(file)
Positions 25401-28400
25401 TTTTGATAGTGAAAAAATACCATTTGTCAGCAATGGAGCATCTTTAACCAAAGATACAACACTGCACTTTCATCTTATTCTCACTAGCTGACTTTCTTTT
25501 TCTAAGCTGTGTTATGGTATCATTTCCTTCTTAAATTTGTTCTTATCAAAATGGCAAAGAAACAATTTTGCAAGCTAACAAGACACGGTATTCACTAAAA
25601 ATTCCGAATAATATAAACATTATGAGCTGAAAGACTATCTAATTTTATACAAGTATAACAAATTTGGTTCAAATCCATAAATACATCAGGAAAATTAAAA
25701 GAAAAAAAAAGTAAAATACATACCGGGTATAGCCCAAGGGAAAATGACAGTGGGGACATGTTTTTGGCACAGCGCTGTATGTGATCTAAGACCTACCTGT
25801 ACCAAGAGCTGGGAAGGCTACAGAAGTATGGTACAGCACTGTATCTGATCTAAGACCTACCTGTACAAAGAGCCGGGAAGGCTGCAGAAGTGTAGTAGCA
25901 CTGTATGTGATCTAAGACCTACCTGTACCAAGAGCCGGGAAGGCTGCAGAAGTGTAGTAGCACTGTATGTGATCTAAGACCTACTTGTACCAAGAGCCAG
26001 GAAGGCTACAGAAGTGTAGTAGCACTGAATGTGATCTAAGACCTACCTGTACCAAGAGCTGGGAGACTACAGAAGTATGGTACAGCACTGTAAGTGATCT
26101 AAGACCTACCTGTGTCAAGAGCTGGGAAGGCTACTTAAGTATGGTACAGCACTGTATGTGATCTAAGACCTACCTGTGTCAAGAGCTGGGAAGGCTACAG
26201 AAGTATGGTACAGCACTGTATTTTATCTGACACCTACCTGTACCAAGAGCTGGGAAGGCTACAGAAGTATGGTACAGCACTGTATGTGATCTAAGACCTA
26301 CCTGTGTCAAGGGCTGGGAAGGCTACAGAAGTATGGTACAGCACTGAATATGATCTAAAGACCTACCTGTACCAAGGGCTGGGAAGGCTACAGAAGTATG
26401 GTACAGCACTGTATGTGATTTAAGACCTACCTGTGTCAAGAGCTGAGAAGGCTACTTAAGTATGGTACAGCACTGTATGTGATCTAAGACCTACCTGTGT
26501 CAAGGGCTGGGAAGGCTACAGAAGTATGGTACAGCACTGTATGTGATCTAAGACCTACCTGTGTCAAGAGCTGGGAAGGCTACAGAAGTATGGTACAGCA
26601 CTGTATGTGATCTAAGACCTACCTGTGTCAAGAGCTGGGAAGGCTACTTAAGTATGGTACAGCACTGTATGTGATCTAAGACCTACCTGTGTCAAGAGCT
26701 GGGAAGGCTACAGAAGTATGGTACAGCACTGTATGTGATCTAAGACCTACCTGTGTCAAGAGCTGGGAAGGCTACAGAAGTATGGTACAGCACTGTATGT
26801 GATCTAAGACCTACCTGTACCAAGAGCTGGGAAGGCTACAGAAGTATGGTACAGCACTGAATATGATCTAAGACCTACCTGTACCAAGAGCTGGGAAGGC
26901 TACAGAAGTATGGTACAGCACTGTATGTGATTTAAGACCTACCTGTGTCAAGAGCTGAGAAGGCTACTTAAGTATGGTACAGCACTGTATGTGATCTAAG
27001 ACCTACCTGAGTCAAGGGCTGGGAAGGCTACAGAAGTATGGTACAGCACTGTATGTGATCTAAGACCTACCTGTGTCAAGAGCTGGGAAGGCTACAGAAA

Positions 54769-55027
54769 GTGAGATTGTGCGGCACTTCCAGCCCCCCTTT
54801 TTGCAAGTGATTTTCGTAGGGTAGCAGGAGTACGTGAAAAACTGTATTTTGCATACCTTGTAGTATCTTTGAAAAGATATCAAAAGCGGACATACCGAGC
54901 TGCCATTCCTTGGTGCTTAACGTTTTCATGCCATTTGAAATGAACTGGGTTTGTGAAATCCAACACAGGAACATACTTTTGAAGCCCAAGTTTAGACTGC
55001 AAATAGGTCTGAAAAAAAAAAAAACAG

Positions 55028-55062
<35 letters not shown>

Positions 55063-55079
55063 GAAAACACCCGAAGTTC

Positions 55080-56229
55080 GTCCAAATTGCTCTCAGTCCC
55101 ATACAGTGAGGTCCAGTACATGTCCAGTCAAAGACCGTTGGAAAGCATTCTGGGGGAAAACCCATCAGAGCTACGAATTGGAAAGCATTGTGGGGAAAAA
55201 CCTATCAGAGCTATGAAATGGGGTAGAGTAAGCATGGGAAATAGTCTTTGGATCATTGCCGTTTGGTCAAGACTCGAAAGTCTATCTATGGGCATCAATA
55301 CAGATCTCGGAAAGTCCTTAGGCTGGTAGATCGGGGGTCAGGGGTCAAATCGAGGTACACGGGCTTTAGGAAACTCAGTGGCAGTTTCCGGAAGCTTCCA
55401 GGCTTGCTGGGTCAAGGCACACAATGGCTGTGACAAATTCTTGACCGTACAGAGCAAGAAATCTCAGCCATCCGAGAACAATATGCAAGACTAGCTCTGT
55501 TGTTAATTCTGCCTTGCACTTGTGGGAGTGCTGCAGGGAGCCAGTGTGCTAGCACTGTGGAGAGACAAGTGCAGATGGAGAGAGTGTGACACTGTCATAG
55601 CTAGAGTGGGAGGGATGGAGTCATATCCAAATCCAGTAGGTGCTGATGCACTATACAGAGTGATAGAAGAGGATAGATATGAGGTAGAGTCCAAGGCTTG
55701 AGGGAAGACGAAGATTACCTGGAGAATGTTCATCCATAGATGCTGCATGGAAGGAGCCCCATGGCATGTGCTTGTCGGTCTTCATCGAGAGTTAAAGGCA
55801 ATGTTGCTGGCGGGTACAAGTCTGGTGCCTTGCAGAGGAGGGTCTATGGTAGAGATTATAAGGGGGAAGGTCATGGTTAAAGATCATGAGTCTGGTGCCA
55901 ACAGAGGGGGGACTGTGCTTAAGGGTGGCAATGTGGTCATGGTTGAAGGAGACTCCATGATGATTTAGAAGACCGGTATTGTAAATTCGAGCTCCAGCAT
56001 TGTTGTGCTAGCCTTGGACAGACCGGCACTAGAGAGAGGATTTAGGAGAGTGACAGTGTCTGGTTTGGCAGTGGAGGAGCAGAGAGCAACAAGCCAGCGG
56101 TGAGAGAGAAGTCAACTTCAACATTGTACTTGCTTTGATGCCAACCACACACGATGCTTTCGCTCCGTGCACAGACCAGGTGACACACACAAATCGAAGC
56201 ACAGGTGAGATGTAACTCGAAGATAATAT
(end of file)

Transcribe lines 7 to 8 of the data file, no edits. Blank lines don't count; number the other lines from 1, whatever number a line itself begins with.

25901 CTGTATGTGATCTAAGACCTACCTGTACCAAGAGCCGGGAAGGCTGCAGAAGTGTAGTAGCACTGTATGTGATCTAAGACCTACTTGTACCAAGAGCCAG
26001 GAAGGCTACAGAAGTGTAGTAGCACTGAATGTGATCTAAGACCTACCTGTACCAAGAGCTGGGAGACTACAGAAGTATGGTACAGCACTGTAAGTGATCT